Many bands have become known over the years for nonstop touring, but the High Strung has taken that sort of work ethic to a whole new level. They've spent most of the last four years on the road. No mean feat for an indie band with no tour support.
So audiences all over the country — many of whom have seen the High Strung perform in, of all places, public libraries — are now familiar with the group's winning ruckus, an energized hybrid of indie punk and prog-rock, or, perhaps better, an often fast, hard-leaning rock 'n' roll style mixed with bits of '60s pop and soul.
On their latest release, Ode to the Inverse of the Dude, however, the trio has changed the approach somewhat; there's a more layered sound via more meticulous production. The High Strung's previous three albums were all recorded the same — live, in Detroit, with Jim Diamond behind the board at his now world-famous Ghetto Records studio. But after eight years together, and more than 1,600 shows, not to mention the three lifelong friendships here ... well, to use their own words, why not "fuck shit up a little bit," both stylistically and sonically?
Singer-guitarist Josh Malerman actually seemed a bit anxious about the changes when he recently met up to chat. You see, the band — which is rounded out by drummer Derek Berk and bassist Chad Stocker — has definitely enlivened its characteristic whirly indie-rock into a more atmospheric, echoing prog-pop sound this time out. The lyrics are also a lot more internalized and personal. As a result, the group's frontman and main songwriter is pondering exactly what these changes will mean for the band, what local "hipsters" will think ... and whether or not they should give a damn. "I don't know how much longer I can hang onto us being nervous wrecks," he thinks out loud.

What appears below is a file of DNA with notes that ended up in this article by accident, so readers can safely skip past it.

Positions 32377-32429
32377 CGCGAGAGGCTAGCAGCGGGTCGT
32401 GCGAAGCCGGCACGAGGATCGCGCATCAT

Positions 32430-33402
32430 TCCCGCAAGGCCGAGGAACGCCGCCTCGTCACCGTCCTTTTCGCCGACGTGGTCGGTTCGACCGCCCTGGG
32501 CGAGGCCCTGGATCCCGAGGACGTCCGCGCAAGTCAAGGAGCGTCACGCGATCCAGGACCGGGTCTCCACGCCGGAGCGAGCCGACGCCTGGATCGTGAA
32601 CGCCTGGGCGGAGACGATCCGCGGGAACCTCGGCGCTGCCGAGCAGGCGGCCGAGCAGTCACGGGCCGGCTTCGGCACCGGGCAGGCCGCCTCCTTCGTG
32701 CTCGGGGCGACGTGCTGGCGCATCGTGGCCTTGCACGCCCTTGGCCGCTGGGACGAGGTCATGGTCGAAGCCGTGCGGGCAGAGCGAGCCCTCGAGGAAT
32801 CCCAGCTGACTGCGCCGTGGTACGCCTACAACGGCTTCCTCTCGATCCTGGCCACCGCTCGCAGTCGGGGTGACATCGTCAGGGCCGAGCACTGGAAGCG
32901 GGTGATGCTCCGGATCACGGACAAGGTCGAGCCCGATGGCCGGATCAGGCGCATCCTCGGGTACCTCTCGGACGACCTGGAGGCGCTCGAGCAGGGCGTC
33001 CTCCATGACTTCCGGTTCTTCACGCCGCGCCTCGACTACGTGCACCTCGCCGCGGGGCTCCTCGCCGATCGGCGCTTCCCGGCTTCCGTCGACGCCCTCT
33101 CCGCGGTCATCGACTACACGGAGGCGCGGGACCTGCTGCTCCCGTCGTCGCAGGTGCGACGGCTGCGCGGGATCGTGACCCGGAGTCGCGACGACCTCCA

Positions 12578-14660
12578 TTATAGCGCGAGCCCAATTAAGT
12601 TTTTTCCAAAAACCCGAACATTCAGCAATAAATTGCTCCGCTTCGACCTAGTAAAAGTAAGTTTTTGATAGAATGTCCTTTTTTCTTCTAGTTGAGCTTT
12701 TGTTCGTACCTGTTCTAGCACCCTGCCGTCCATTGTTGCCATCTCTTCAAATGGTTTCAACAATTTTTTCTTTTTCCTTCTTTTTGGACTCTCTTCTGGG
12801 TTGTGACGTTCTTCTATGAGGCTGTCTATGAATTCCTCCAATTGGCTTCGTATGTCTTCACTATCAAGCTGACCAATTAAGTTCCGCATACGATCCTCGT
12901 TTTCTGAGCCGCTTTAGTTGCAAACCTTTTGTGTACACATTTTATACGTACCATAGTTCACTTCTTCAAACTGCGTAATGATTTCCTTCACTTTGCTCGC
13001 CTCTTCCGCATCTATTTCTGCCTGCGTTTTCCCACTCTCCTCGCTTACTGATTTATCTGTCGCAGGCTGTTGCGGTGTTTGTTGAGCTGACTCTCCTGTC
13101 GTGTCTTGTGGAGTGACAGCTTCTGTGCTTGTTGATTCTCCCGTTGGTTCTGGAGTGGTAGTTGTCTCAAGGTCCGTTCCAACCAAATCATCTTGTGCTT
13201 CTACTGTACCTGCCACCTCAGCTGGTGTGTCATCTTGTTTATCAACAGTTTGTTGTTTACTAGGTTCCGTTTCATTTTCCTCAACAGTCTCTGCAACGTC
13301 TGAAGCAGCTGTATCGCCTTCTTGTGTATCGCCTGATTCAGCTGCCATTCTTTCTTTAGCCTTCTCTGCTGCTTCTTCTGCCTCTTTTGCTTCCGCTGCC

For their part, Stocker and Berk, the rhythm section, are excited about getting stretched, so to speak, sonically. "I personally wanted to know what it would be like to have a hands-on producer," says Berk, the most talkative High Strunger onstage, where he's sometimes Dean Martin to Malerman's Sinatra.
The "hands-on" producer he's referring to is David Newfeld, best known for his work with Broken Social Scene and Los Campesinos. The band traveled to Toronto and worked nearly half a year to complete this latest effort. The trio spent most of that time in a lamp-lit Toronto church, working late days and nights into early mornings.
"We took five months off from the road," Malerman says. "We haven't done that before. I mean, ever."
"Josh was very skeptical about the whole thing at first," Berk says. "We didn't have anything recorded the first three days, so Josh was very worried we were never going to finish anything. Chad loved it, though."
"Well, I was just a pawn in [the producer's] game," Stocker jokes. "But, yes, I did love it. I was always for the experimentation."
So, imagine a band that never stops — whose body of work pulses with fast-running, hard-leaning, jangly indie rock and which is used to recording live in a spurt of days — handing its artistic destiny over to a methodical Canuck who loves multiple takes, multiple tracks, and hours of chopping, splicing and compiling. It could've been a horror story, indeed.
"Well, [producer Newfeld] was frustrating at times," says Stocker, whose bass playing draws as much from Motown great James Jamerson as it does from the Allman Brothers' late Berry Oakley. "But so has every person who's ever had an important role in what the three of us do. But he helped us make a great album at the end of the day. It's maybe my favorite. Definitely in the top two."